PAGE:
NUS Technology in Higher Education Day

On November 16, the Provost of NUS convened a day of talks on Technology in Higher Education, which featured a wide range of presentations on tech-enhanced teaching, use of virtual reality in classes, and online education. It was a great way to learn more about the innovations at NUS and some of the new NUS learning science initiatives. A schedule of the event lists some of the great talks during the day, which included a talk by the NUS Provost, presentations of LIFT technology grant award winners, information on the Ministry of Education (MOE) Tertiary Research Fund, and a mix of talks on innovations and the new NUS institute for the Application of Learning Science and Educational Technology known as ALSET.

Tech Day 16Nov2016 Programme


It was interesting to learn more about the history of NUS and its approach to innovation. The Provost provided a timeline (shown below) that indicated the ways in which NUS education has been steadily strengthened in its approach by technology. Important milestones include the mid-90’s IVLE Learning Environment, the 2007 Duke-NUS TeamLEAD pedagogy implementation, 2012 Educational Technology LIFT grants, and then by 2014 new NUS-internal online courses known as NUS iBLOCs were implemented, along with several open MOOC courses through the Coursera platform. The currently offered NUS Coursera Courses include stand-along MOOCs such as Reason and Persuasions: Through Three Dialogues by Plato and Write Like Mozart: An Introduction to Classical Music Composition.  A notable development in the past two years are several NRF “Science of Learning” grants, and the new institute known as ALSET, headed by the Duke-NUS Medical School associate provost Bob Kamei

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The NUS administration is also interested in empowering faculty by developing a “Learning Eco-system” – which includes their Centre for Teaching and Learning (CDTL) and Center for Information Technology (CIT) which offer workshops for faculty known as TEL workshops. The NUS administration also has begun creating more Active Learning (TEAL) classrooms, and currently has 48 of them on campus.

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The approach that NUS takes to innovation involves moving with pilot programs and then “Scaling Up What We Do Well” – a pattern shown throughout the past 20 years with initiatives of all kinds – NUS Overseas Colleges, the NUS Engineering Design-centric program, and even the Yale-NUS College. This has led the NUS leadership to consider the NUS approach as NUS Education 3.0 – building on the two earlier periods of growth in educational technology and learning science initiatives.

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A lot of the approach at NUS involves promoting Lifelong Learning and developing 21st Century skills. This is now part of the NUS general education requirements, and is the inspiration for many of the NUS initiatives, including the Yale-NUS College. During my time at Yale-NUS, I have been very grateful for the chance to help implement a curriculum which is based on these types of skills which are increasingly relevant to solving the complex, interdisciplinary problems facing the world. Within this framework is the oft-cited “Fourth Industrial Revolution” theme, which includes the development of steam power around 1787, the division of labor and manufacturing around 1870, the development of automation and computers around 1970, and now the emergence of “systems thinking” and new technologies that embody multiple sciences such as nano-technology, artificial intelligence, new materials and synthetic biology. This leads many to realize that not only will fewer jobs be created (due to automation) the types of jobs will change dramatically – with a corresponding need to retool higher education to meet these new demands.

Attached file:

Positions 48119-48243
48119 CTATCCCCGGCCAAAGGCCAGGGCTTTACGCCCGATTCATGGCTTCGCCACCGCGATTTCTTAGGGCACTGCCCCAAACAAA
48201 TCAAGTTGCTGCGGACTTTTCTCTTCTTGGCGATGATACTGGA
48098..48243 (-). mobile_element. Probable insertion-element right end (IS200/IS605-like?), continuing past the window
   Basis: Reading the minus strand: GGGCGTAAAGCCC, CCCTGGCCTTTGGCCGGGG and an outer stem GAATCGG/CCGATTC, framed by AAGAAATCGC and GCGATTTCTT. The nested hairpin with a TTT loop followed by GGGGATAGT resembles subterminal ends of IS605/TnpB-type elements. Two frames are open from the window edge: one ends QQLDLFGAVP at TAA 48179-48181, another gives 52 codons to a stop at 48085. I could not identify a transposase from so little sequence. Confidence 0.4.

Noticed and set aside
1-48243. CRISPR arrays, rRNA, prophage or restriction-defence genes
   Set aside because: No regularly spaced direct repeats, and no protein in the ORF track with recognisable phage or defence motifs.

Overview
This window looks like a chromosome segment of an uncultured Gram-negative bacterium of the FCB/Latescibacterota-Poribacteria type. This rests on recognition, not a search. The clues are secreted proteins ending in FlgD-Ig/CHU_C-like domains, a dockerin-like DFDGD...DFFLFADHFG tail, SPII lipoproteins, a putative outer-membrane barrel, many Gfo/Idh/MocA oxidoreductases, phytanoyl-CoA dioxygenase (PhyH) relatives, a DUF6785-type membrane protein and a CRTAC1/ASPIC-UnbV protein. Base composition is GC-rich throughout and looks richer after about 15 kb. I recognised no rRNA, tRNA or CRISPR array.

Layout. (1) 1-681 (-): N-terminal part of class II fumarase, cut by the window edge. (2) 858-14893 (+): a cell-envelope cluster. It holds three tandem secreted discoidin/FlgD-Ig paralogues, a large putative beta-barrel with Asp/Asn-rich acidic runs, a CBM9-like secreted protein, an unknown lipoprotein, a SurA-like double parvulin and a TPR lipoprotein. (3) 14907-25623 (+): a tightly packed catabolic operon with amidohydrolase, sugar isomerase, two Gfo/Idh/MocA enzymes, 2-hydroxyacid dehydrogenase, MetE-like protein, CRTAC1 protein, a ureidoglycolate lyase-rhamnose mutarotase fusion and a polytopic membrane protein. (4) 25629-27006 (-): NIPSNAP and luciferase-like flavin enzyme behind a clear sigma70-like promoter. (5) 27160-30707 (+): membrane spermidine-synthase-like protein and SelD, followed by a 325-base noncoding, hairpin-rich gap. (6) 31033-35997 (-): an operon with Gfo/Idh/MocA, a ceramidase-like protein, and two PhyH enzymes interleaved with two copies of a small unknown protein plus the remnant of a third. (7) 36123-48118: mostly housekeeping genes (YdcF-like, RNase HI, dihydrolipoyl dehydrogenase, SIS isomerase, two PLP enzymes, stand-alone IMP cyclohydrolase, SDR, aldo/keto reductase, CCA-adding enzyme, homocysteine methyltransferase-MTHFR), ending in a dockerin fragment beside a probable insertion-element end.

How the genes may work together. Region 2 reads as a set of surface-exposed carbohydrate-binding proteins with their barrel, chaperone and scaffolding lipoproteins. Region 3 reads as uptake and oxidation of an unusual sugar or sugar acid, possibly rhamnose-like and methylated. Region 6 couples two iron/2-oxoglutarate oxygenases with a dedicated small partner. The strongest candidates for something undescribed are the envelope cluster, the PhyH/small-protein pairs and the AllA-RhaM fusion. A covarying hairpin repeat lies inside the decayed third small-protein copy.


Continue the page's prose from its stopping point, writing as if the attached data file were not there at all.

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Some of the new developments in education such as “nano-degrees” (pioneered by Udacity and other MOOC providers), and “just in time training” demanded by corporations for updating their workforce skills suggest that new formats for courses – both online and in person – might be a welcome change to meet these rapidly shifting demands. The NMC Horizon Report was cited as one example of how higher education might respond, and how hybrid instruction might be able to adopt a philosophy such as “teach less, learn more” and to “move to student-led, teacher facilitated, and tech-empowered” forms of teaching.  The rest of the day included presentations that showed how NUS is responding, using flipped classes, virtual reality, and interesting problem-based learning implementation of a wide range of topics in its curriculum.

Graham Gibbs and Teaching Excellence

During the U21 meeting in Birmingham, we were given a talk by Graham Gibbs, as part of the “expert evidence” for the Universitas 21 group. We were convened to develop a position statement on the role of teaching within a research intensive university, and I was representing NUS as part of my work with the NUS Teaching Academy, as well as representing Yale-NUS as CTL director.  Graham Gibbs was a director of the University of Oxford Learning Institute, and is a Fellow of the UK Higher Education Academy. His work includes numerous papers describing ways to assess and reward excellent teaching – such as his report to the Higher Education Academy, “Designing Teaching Award Schemes.” Graham is also the author of several very influential articles on teaching over the years such as “Dimensions of Quality,” “Twenty Terrible Reasons for Lecturing,” and the SEDA blog site53 Powerful Ideas that Everyone Should Know.”